I wasn’t there when it happened. I’d like to think it was just after the family had finished dinner. It was just mom and dad sitting there, unwinding after a day of work for both of them. The kids were probably running around the yard of the little house tucked away in the woods on the Alabama/Tennessee border, when IT happened. Mrs. Cross looked at her husband and said “I think I’d like to have a basement.” A few words that would set in motion the best example of what it looks like for a Southern Gentleman to provide for his family.
The couple in the story are the parents of Dr. Randy Cross, professor of Literature at Calhoun Community College. He told me the whole story, which you can listen to here, during a podcast interview. But the cliff notes version is Mr. Cross did what I couldn’t and most likely wouldn’t even try: he dug a basement under his house.
Using nothing more than a pick, shovel and wheelbarrow.
No backhoe, no tractor, no help. Just him.
Mr. Cross worked second shift at a plant in Florence, so he’d come home from work around 11 pm, sleep a few hours, then dig until it was time to head back to work. Day after day. Not only did he dig the basement, he built the walls, put in the electrical service and painted everything.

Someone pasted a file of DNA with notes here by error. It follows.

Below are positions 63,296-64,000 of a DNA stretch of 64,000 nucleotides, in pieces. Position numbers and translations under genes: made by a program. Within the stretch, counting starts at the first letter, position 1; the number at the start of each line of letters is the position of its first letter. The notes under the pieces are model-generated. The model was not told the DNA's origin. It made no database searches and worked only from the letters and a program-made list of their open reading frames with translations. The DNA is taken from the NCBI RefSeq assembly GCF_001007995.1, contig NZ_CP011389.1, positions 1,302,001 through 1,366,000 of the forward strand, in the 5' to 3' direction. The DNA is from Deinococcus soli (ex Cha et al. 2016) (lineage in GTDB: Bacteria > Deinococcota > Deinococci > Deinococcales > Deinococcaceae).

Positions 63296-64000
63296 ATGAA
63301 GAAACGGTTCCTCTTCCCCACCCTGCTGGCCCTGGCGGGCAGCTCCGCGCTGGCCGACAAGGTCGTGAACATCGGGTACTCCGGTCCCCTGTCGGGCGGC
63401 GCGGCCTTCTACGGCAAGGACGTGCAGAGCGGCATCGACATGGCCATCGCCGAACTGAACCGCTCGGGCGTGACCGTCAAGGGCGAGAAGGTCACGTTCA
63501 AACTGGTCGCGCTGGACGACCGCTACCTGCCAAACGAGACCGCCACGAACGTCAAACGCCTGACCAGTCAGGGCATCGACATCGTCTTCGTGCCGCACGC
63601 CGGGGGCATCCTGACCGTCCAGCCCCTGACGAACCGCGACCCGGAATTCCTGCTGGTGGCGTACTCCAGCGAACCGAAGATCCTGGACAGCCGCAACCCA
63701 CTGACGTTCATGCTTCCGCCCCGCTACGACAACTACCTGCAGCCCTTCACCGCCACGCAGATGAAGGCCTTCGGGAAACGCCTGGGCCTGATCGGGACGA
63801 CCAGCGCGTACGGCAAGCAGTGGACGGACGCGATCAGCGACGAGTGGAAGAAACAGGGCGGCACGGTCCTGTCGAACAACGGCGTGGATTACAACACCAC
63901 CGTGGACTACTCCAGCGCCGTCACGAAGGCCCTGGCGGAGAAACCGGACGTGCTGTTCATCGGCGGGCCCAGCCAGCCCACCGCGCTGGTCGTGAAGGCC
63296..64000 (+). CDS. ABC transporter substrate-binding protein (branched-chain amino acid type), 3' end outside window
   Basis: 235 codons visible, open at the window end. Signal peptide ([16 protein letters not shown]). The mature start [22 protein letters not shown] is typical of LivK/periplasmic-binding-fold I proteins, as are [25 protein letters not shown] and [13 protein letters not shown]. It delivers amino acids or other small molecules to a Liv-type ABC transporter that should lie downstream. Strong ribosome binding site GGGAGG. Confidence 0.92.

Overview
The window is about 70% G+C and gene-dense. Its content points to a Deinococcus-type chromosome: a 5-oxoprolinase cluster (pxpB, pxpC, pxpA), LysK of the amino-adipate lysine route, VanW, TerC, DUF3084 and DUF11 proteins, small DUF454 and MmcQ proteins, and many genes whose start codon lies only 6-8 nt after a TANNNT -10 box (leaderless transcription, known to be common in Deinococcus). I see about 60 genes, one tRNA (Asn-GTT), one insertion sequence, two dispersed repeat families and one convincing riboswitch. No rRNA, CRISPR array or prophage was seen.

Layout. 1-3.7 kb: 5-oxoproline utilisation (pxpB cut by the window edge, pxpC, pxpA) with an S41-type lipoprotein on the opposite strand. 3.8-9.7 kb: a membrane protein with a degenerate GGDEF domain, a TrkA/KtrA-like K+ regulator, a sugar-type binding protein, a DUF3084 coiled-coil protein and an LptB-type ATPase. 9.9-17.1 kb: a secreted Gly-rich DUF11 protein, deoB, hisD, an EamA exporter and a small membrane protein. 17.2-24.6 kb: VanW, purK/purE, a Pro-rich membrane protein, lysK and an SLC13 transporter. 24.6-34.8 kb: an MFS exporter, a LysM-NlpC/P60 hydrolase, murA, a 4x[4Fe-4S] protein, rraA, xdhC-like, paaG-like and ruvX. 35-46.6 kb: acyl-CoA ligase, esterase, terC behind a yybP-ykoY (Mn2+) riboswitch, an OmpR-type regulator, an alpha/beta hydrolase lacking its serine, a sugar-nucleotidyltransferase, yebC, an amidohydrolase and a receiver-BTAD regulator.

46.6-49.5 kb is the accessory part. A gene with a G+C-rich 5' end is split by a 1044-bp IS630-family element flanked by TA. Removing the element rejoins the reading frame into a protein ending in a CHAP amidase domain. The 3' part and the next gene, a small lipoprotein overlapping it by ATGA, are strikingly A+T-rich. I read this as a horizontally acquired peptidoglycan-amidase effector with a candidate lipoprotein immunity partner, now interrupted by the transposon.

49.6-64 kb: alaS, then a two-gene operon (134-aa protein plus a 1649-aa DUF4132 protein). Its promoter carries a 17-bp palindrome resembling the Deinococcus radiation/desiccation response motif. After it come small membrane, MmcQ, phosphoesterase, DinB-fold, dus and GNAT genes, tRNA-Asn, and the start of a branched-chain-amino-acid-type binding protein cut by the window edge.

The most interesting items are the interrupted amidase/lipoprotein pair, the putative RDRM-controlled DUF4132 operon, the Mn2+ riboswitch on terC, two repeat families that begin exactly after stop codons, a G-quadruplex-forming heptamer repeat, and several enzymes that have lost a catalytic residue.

And it only took him 2 years.
Why? Because that’s what Providers do. We provide the resources those around us need to not just survive but thrive.
(Some years later when his wife mentioned moving, Mr. Cross did tell her if she wanted a basement, she better a pick a house that had one because his digging days were over!)
Manliness is not only being able to take care of yourself but others as well.
Privileges aren’t for everybody. They’re reserved for men like you.
If providing is more chore than privilege for you, start looking into the eyes of your wife or kids when they see you provided something they needed. Doesn’t even have to be a big thing. If you’ll start to pay attention to the look in their eyes, you’ll discover a sense of accomplishment you’ll become addicted to.
Being a provider is a tough job. But to borrow an old ad phrase, it’s the toughest job you’ll ever love.